There is a persistent belief about Silicon Valley that most technology entrepreneurs skew young. In fact, as a recent Forbes pointed out, the average age of a founder funded by seed venture capital firm Y-Combinator is just 26. Combine that fact with influential articles comparing successful technology business founders to successful athletes, who go downhill in ability from the age of 25 on, and it’s easy to see why this belief is so prevalent.
Successful entrepreneurs are in their 30s or older.
More Experience = More Success
But in fact, successful tech entrepreneurs are often older than the Y-Combinator data might imply. A survey of 500 company founders of high growth firms indicated that successful founders were an average of 40 years old. They had up to a decade of experience in their industry. Even more compellingly, twice as many of the successful founders were over 50 as were under 25 years old.
Still think that tech business strategy has to be the province of young digital natives? Well, a study of U.S.-based tech software startups indicated that the most successful founders were in their 30s, not their 20s. Not only that, but they had worked previously with co-founders, and thus did not become solo entrepreneurs. The average age was 34.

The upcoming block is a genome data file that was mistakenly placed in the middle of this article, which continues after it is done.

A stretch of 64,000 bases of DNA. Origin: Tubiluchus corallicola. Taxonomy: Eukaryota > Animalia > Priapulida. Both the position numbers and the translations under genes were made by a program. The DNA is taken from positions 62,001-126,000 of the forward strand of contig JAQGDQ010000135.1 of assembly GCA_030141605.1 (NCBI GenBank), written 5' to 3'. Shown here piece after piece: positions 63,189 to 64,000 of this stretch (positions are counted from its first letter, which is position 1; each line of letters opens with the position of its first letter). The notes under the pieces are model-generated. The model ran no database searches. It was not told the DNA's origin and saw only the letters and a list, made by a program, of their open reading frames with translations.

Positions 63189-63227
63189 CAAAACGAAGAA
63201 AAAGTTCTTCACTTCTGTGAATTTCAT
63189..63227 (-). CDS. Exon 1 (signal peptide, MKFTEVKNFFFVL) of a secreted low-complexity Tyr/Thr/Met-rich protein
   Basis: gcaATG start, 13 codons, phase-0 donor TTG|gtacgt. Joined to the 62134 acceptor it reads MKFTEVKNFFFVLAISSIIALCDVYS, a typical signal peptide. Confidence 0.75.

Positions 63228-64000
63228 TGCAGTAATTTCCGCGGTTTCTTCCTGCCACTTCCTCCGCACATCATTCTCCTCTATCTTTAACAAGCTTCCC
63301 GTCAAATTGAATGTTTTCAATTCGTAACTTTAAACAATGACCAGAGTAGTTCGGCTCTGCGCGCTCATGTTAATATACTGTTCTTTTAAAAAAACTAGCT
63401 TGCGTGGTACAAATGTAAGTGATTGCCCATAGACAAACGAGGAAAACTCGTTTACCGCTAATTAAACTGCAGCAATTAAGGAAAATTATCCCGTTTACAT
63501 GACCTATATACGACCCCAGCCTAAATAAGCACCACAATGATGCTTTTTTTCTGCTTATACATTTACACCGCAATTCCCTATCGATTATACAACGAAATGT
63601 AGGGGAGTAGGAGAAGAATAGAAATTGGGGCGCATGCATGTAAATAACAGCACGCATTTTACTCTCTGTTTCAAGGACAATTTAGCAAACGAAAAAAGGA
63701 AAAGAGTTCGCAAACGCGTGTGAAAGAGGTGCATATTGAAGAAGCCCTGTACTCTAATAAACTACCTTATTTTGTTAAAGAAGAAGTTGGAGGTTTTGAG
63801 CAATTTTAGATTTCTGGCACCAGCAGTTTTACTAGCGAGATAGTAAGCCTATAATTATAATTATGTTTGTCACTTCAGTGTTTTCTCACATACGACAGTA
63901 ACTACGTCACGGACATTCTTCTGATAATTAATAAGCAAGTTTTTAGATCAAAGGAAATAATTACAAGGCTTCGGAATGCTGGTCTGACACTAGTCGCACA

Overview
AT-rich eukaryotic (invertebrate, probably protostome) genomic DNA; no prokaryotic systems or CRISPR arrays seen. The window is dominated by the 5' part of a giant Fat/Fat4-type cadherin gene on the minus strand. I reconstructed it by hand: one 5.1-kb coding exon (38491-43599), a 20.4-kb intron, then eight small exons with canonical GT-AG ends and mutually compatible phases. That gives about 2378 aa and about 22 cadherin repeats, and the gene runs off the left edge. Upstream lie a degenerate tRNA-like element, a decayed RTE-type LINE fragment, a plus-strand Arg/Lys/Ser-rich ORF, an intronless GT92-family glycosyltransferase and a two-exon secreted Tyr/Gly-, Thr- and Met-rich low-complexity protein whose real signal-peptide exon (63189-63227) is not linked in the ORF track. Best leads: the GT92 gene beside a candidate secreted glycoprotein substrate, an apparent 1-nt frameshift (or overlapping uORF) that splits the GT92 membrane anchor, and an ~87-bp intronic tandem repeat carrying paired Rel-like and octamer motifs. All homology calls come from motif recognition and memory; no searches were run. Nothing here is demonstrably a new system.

The reason is relatively simple. More experience can give would-be entrepreneurs a solid idea for a business. People with a background in a particular sector may see, during their first decade of employment, a need for a particular product or service, and make that their innovative idea.
Older people are often better at leading teams and providing management skill.
Older People Are More Likely to Have the Factors Needed for Success
Plus, of course, there are many factors that contribute to success. Successful entrepreneurs need a viable idea, of course, but they also need to be able to execute the idea. That often means expanding and hiring the right team of people, tasks that can be complex and difficult to do. People with decades of experience might be much better at identifying key needs and managing teams of people.
They also need either deep pockets or successful funding until the business is in the black. An older entrepreneur may have deeper pockets or more access to funding, and is highly likely to have a larger, stronger network of advice. In fact, one over-65 tech entrepreneur, Charles Morgan, put a great deal of money into a company he founded after his retirement, First Orion. As he points out in a discussion with the University of Pennsylvania’s Wharton School, tech companies often need to fork – to establish new ways to sell their products. First Orion’s products ended up being sold to telecom companies, which was not the initial plan.
Finally, many observers feel that the next hotbed of tech disruption will be in the older fields of manufacturing rather than in tech itself. Long-established and less trendy sectors are ripe for disruption, without a huge number of competitors.
So the final answer is yes, you can be an older tech entrepreneur. In fact, you are likely to be more successful if you have the savvy, networks, and managerial know-how that comes from experience than a younger person without any of these qualities would.